Thursday, October 25th, 2018

Little Mix ft. Nicki Minaj – Woman Like Me

“Women Like Us” is a less catchy title, though.


[Video][Website]
[4.53]

Katie Gill: I’m so mad that this is a lead single! Because if you hadn’t told me otherwise, I’d have guessed third single at the most. Those lyrics are a little too “Shape of You” at certain points — unsurprising since Ed Sheeran had a hand in writing the song. Some of the girls are obviously more comfortable in their lower register than others and it shows. And, like a worrying amount of her recent guest raps, Nicki Minaj’s rap doesn’t fit with the song at all. Still, it’s a Little Mix song so it’s going to spend the next twenty weeks somewhere on the charts. Say what you will about the group, but they’ve gotten the pop song format down pat.
[5]

Tobi Tella: Hearing my sworn enemy tropical pop in 2018 was almost enough to make me hate this on principle, but I just can’t. Little Mix has so much more charisma than a typical girl group, and that’s what sells most of this for me. Add an above average Nicki Minaj verse and we have a solid pop song! You win this round, trop pop.
[6]

Lauren Gilbert: Dear Jesy, if you ever get tired of Deeply Generic White Dude Rappers, please call me.  xx, Lauren
[8]

Iain Mew: Are the recycled lines from “Sing” there to draw attention to the otherwise inaudible Ed Sheeran co-write? Is his presence as a promotion tick box more important than the writing? Speaking of recycling, the Nicki verse lampshades the aim as being “Side to Side” but safer; the combined forces of her, Sheeran, Jess Glynne, Steve Mac, and Little Mix succeed all too well.
[5]

Will Adams: With Fifth Harmony disbanded, Little Mix turn to Ariana Grande for inspiration. If this “Side to Side” replica is any indication, we can expect the entirety of LM5 to just be Dangerous Woman but scrubbed of all ambition and replaced with empowerment clichés.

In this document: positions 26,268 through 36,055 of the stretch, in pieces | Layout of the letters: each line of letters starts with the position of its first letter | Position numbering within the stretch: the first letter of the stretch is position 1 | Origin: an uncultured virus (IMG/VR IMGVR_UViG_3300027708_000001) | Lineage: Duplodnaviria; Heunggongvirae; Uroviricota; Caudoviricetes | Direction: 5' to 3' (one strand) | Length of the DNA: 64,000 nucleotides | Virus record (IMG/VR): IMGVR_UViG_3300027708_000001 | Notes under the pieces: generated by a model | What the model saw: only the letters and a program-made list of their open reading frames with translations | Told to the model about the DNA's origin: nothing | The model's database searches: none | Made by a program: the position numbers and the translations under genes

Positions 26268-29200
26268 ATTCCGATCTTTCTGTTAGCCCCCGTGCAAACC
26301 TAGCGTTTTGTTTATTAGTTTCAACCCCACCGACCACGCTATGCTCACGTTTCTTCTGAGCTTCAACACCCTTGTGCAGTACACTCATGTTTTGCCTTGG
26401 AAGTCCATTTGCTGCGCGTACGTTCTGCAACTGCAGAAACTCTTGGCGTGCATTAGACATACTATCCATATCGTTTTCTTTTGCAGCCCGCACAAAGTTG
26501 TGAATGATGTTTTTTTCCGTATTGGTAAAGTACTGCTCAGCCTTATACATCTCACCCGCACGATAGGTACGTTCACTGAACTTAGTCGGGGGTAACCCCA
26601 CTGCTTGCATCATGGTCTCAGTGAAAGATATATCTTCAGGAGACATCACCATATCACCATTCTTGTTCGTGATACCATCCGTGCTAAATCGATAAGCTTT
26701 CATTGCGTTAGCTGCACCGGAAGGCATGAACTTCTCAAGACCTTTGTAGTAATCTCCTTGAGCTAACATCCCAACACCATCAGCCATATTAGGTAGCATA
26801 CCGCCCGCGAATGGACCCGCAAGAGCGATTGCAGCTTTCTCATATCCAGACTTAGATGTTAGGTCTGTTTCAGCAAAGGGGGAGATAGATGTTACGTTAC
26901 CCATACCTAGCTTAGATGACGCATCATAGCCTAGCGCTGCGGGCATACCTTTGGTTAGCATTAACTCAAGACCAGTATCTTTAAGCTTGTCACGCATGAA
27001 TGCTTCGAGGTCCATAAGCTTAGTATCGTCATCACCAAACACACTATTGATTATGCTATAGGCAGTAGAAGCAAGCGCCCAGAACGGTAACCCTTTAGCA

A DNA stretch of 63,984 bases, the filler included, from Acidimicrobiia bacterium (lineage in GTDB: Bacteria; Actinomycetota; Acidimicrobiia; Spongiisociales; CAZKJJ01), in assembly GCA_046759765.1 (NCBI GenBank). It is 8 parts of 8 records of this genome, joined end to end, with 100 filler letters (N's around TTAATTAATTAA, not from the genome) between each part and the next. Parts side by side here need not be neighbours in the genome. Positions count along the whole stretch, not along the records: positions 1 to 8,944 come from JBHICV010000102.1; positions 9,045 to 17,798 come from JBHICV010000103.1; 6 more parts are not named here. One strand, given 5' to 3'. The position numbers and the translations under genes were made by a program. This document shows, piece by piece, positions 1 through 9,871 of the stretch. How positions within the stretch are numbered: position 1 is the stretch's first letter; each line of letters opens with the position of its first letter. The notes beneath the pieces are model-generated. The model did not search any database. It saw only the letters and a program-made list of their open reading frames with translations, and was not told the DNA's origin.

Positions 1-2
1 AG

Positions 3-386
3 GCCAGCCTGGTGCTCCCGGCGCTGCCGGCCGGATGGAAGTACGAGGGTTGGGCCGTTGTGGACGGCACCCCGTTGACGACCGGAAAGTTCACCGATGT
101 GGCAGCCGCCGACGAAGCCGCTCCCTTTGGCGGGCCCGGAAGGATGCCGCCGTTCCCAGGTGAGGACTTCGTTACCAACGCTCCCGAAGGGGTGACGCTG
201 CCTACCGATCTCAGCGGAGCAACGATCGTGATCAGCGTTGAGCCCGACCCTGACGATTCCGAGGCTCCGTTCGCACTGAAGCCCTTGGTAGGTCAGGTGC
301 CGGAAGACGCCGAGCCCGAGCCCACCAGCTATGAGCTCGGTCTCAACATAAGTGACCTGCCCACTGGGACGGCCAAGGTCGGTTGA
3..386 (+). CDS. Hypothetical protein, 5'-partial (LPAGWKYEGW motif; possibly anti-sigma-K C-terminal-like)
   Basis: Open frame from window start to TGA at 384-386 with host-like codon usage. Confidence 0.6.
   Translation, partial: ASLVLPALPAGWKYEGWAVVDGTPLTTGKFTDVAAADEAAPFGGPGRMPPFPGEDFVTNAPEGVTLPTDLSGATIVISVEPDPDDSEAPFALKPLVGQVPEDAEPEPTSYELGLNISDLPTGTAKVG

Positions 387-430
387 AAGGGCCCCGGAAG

[3]

Julian Axelrod: This sounds like it could be one of the Little Mix members’ inevitable solo debuts. Instead, the song about being unapologetically yourself is filtered through four different members of a girl group, their personas ranging from troublemaker to tough talker to… woman who likes kissing? Nicki offers a welcome jolt of personality, but Reggae Pop Feature Queen has always been her most boring iteration. And this is not a song that needs more competing perspectives.
[5]

Joshua Minsoo Kim: Jade Thirlwall’s part in the pre-chorus offsets the confidence with a dose of real-world insecurity. She draws a line from her previous breakups and her mom’s comments to a very real fear that’s completed by Perrie Edwards. “Could you fall for a woman like me?” she sings, but it’s not the braggadocious taunt she hopes it could be. At its best, “Woman Like Me” captures the tendency to view one’s strengths (in this case, outspokenness) as a weakness. Considering this exact trait is often derided as negative from men — women are “loud-mouthed,” “obnoxious,” “brash” — there’s a lot of emotional turmoil hidden underneath the stock reggae instrumental. While I’d really like for Nicki Minaj’s part to read as victorious encouragement or modeling, it just feels like an opportunistic feature that was slotted in without much thought. There’s so much potential here and it just feels wasted.
[5]